There a million blogs out there in cyberspace, each with its own focus, varying level of quality and amount of work put into it. Anyone can slap one together thanks to WordPress or Blogger and a seemingly limitless supply of free templates out there. While I admire most anyone with a passion and a panache for writing, there are some of the things that drive me up a wall when it comes to general foodie blogs…
The hoity-toity food porn pics
Looks great! What the hell is it?
Too many foodie bloggers have succumb to the trend of posting up artsy-fartsy “food porn” pics. These photographs showcase dishes that looked like they took about an hour-and-a-half to put together using fragile tools one would only use when performing open-heart surgery on a honeybee. Yes, they’re impressive to gaze upon. But the problem for me is that a multitude of these decorative excesses don’t look real, and therefore don’t hit that all-important “stomach growling nerve” that makes me internally scream “WANT!”
I’d rather turn my eyes towards something I could sink my teeth into; give me something juicy, messy, luscious, saucy, hefty, and meaty… I don’t necessarily have to see a 5,000-calorie pig-out extravaganza that will require a triple-bypass once I’m done scarfing it down; but visual appeal to me equates to real, obtainable feasts, and not something that looks like half the components where bought at an arts and crafts store.
Too much breadth
I admire what general food blogs like Serious Eats or Slashfood (the later now owned by the HuffPost) are trying to do with their wide range of gastronomical coverage. There are dozens upon dozens of other multi-author online destinations, including some ones with roots squarely planted in spicy food, that try to have “something for everybody”. These websites can feature a whole wide world of culinary styles, methods and stories that can open eyes to those shuttered up with only a knowledge of McDonald’s, Busch Beer and Hunt’s BBQ Sauce.
Honestly, the majority of these types of blog posts and write-ups are flat-out snooze-fests. I couldn’t care less about how to bake Japanese wedding cakes, 100 uses for beet juice, the top 7 street food vendors in Boise, Idaho or how the inner thigh bones of the rare West African tree frogs are used to make flavorful soup stock for local residents. How about something I can relate to?
Thankfully, dozens of blogs cover the down-to-earth but still mind-expanding coverage I crave. They provide real, bedrock-solid expertise and insight. They dish out enlightening how-to’s, kitchen and outdoor cooking tips and tricks and alternate ways of blazin’ some lunch or dinner vittles up. I love sites that can provide me some valuable and missing “puzzle pieces” that allow me to put together a more expansive food mosaic without having to wade through a flood of fluff pieces that they create in hopes to be as “exotic” as possible.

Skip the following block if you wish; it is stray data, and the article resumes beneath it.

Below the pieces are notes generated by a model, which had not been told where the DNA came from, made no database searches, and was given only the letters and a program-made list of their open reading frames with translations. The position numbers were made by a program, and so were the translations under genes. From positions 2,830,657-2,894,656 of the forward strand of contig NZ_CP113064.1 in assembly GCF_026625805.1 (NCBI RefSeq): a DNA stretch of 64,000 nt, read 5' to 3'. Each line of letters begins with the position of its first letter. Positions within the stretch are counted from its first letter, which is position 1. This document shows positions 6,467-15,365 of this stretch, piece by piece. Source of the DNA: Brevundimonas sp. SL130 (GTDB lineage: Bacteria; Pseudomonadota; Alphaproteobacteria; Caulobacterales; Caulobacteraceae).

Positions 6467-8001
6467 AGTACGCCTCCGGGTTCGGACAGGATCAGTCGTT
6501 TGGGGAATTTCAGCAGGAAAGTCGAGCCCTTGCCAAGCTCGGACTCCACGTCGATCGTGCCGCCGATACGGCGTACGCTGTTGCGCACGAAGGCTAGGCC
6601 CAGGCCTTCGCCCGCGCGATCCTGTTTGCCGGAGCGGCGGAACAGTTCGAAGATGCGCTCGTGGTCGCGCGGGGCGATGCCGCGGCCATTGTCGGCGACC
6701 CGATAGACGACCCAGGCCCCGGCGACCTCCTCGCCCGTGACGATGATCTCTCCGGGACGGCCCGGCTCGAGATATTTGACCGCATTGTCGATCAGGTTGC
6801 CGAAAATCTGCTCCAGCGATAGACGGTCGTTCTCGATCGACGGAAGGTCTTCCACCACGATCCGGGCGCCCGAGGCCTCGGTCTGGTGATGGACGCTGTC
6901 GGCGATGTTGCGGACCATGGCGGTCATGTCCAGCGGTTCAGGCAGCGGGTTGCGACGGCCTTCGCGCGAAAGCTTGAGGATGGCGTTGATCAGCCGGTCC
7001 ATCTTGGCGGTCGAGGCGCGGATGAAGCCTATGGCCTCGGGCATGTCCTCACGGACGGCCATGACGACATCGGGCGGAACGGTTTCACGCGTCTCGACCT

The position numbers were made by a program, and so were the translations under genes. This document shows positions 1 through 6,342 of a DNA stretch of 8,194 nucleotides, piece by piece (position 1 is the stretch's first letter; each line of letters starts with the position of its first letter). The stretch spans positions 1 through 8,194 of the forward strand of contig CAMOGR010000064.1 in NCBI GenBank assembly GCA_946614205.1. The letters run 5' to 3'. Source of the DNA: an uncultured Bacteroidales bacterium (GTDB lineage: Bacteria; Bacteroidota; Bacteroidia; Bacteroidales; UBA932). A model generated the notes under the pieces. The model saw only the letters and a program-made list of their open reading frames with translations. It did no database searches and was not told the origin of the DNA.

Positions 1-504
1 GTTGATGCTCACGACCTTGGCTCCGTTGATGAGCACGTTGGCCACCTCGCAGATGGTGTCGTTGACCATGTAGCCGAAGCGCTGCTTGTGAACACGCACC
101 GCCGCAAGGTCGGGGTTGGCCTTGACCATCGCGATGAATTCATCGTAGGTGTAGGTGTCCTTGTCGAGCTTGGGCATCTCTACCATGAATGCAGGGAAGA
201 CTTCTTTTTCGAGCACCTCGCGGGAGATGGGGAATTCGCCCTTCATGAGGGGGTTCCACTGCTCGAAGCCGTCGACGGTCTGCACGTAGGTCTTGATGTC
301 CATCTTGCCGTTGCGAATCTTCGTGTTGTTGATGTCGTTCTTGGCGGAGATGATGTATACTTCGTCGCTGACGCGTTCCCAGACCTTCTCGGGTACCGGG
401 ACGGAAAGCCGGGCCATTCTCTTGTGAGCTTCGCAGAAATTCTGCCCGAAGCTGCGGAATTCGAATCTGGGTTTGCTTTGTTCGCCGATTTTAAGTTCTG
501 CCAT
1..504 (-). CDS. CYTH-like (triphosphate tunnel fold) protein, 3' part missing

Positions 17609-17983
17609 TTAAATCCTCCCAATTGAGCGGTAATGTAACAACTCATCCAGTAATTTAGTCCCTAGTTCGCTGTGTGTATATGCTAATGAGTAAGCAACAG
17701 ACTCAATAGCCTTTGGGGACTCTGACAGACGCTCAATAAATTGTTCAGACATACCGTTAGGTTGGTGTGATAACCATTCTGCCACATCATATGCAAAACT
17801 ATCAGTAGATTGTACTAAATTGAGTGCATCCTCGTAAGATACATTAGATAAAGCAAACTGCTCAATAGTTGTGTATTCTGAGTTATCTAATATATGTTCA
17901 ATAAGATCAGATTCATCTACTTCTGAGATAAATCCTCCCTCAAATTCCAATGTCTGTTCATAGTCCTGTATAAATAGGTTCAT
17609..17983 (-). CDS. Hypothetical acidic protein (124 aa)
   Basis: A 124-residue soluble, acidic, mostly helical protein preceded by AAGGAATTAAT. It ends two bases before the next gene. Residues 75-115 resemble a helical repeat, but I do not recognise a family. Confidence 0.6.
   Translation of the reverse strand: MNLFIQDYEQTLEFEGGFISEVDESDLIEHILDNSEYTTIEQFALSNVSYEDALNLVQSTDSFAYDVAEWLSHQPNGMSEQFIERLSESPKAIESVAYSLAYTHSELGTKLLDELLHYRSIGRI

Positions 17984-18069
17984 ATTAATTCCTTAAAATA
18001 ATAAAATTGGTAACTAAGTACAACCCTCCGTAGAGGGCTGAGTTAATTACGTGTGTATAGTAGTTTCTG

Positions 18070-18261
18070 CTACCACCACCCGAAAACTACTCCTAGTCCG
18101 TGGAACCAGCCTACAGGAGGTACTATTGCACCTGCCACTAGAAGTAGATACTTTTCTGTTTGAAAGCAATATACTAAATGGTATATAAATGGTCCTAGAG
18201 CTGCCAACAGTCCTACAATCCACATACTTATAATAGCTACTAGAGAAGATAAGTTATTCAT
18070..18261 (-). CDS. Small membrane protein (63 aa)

When they don’t use common, everyday ingredients in recipes
The way you use freshly-caught squid, apricot extract, a cup of Frangelico, pomegranate molasses and eye of newt on your blog impresses me, but really? I don’t want to spend $75 and hunt all over the city for exotic ingredients just for an everyday weeknight meal. How about creating a unique but delicious recipe employing food that’s found in 80-90% of all U.S. households? Don’t get me wrong; I’m not looking for a pedestrian dish that uses only white bread, ketchup, salt and milk. However, how’s about a rundown of foods that are a little more commonplace, okay?
The endless flood of recipes
Help! I’m drowning!
Here’s where some of you may strongly disagree with me. I think foodie sites (and foodie magazines, for that matter, hint hint) contain FAR too many recipes. To me, it’s a crutch that both legitimate chefs, wanna-be cooks and general food fanatics use when they lack good, substantial, instructional material. I loathe skimming through a print publication or a blog and seeing mindless recipes filling more than half the available space.
Don’t get me wrong; I’m not knocking recipes. I think they can be great and I’ve occasionally put them on this site. Every once in a while I will need a quick recipe in a pinch and a recipe site has saved the day.
Yet if I had my druthers, I’d druther see more bite-size nuggets of raw instructional exercises on foodie blogs. Show us how to make the key components for various sauces, dips, marinades and crusts & breads. That way we can stack these building blocks together to create a meal that is truly awesome and something we can honestly call uniquely ours. A musical analogy would be as follows…instead of teaching us how to play one song on a guitar, how about laying out the specifics on how to play chords, scales and picking techniques? With that foundation of musical knowledge under our belt, we can be better equipped to become more rounded musicians overall and be able to figure out how to play more songs ourselves.
Their sites are rarely fun
Seriously, lose the snobbery, people. There’s an expected level of professional most readers would expect, but please make it interesting, fun and engaging! Most of all, make your style accessible to all. Put a smile on my face as well as keeping the brain muscles chuggin’ along.